Labour opposition group leader Azhar Ali gave a cautious welcome to the work to identify a partner organisation.

“We need to look at the structures within the county council – not just to save money, but to make sure that we deliver services more effectively.

“It’s early days in this process, but we do need to look at organisational development through a different lens than maybe we have done.

“However, we need to see what the council comes back with in terms of the partner which they select – to make sure that their values chime with ours,” County Cllr Ali added.

But Liberal Democrat group leader David Whipp said that the proposal showed that the authority was “floundering” in its efforts to balance the books.

“Do they not people handsome salaries to manage the organisation and make adequate arrangements for the way it operates?

“I also think it rather hypocritical, because when the Conservatives were in opposition, they were adamantly against consultants of any kind being brought in,” County Cllr Whipp said.

The cabinet meeting heard that the authority “does not have the expertise necessary” to manage an organisational development exercise on its own, because of constraints on officer time.

A decision on whether to go ahead with the full programme will be made by cabinet at a later date, once the partner organisation has identified what it believes needs to be done.


The main reason identified for the £17.4m growth in the medium-term gap in the county council’s finances is increased wage inflation.

Staff salaries make up around half of the authority’s budget and, while a £1.2m underspend on pay packets is expected this year, wages are expected to increase by £11.3m over the next three years. That is because previous estimates had assumed pay rises of one percent, whereas negotiations over salary increases have begun at around the two percent level.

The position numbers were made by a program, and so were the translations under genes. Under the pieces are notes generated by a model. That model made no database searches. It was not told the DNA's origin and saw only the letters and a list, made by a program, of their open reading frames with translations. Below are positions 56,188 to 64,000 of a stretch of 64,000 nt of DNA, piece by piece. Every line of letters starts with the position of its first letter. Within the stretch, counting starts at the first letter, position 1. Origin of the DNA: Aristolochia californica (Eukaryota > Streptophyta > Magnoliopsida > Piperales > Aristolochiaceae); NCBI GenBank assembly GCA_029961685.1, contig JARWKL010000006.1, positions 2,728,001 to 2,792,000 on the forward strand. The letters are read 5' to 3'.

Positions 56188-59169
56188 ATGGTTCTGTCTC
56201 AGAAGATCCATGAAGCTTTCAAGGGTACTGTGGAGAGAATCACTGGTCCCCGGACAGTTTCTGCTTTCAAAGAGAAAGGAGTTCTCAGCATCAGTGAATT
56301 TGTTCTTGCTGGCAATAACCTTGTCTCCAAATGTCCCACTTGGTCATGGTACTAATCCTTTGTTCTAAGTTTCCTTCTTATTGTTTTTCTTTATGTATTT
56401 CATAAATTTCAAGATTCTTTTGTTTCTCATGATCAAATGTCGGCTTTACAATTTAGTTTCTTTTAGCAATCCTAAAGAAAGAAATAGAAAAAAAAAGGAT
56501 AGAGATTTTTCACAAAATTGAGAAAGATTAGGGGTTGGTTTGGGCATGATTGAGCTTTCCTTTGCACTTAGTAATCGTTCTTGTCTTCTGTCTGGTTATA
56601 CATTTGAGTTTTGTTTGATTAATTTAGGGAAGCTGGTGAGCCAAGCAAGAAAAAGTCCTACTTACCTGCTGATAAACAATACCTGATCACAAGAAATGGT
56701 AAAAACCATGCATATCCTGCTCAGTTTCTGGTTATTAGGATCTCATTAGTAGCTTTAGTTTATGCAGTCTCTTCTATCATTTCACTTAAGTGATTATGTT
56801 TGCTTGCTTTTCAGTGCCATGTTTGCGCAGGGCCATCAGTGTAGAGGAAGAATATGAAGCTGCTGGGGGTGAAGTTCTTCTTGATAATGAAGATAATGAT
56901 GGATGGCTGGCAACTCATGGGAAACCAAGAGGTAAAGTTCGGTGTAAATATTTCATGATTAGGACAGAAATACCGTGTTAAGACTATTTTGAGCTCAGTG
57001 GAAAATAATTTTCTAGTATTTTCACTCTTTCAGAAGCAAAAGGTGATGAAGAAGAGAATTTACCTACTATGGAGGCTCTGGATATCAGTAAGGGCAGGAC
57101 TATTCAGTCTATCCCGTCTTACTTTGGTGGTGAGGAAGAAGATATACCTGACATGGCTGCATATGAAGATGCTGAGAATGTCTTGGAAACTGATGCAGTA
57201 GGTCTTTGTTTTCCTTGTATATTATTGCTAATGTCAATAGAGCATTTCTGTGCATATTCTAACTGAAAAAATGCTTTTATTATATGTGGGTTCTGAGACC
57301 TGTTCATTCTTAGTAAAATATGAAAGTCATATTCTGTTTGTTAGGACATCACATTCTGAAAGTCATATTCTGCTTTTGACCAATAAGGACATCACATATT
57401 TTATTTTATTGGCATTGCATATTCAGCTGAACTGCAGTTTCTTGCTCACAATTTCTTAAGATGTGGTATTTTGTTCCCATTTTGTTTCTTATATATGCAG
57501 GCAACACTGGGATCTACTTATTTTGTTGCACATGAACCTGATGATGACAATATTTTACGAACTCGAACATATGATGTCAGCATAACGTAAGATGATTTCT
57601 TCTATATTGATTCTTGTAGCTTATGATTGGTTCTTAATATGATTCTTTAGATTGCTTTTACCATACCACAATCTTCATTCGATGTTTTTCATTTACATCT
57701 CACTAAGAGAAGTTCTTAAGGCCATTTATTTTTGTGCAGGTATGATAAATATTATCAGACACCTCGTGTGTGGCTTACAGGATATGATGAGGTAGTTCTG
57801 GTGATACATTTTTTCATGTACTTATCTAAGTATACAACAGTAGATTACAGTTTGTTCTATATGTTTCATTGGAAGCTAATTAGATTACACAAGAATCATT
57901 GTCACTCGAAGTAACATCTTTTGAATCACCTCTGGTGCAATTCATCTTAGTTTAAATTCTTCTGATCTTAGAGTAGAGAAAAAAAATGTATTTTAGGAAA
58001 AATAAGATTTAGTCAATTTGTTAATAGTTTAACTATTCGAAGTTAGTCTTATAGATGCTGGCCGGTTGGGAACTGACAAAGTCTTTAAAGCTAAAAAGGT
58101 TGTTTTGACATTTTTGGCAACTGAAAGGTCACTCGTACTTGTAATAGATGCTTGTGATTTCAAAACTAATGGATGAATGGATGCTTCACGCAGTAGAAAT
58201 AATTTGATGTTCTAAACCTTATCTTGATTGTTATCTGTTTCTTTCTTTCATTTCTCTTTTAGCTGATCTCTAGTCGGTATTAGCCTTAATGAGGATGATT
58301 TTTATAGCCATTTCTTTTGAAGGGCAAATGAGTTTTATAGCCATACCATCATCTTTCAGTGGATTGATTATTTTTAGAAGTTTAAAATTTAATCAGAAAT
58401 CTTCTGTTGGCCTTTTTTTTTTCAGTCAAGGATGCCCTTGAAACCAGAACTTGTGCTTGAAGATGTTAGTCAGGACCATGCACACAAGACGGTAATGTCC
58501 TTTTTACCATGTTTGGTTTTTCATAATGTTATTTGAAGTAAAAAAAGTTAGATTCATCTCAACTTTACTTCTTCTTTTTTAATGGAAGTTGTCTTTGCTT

Ninety-five percent of the savings identified to be delivered in the current financial year are rated as being on track, with the remainder proving “more challenging”, according to papers presented to cabinet. However, a small proportion of planned budget reductions have been declared “undeliverable”.

They include an initial plan to reduce the rates paid to sleep-in care workers, following a court ruling that they were not entitled to the minimum wage when they were not awake. While the authority will introduce a new flat fee for overnight carers, it will be at a higher rate than previously planned, after warnings that it could have an impact on recruitment – and that has pushed up the wage bill by £2.1m.

Elsewhere, a proposal to increase the use of in-house residential care provision has also fallen short of a £1m savings target.

Meanwhile, there has been a net increase in costs from increased demand for services of £1.2m – but that figure masks much bigger pressures in certain areas, which put the gross cost of increased demand at £4.3m.

The children’s social care budget is forecast to overspend by £2.8m this year, the main reason for which is a growth in the number of agency fostering placements – up from 488 to 538 between March 2018 and June 2019.

The public transport budget is also under pressure, with an expected £500,000 hit to its income because of lower than forecast fares generated by passengers using routes subsidised by the county council. An increase in the numbers of children with special educational needs and disabilities who require taxi transport has led to an increased bill of a predicted £600,000 by next spring.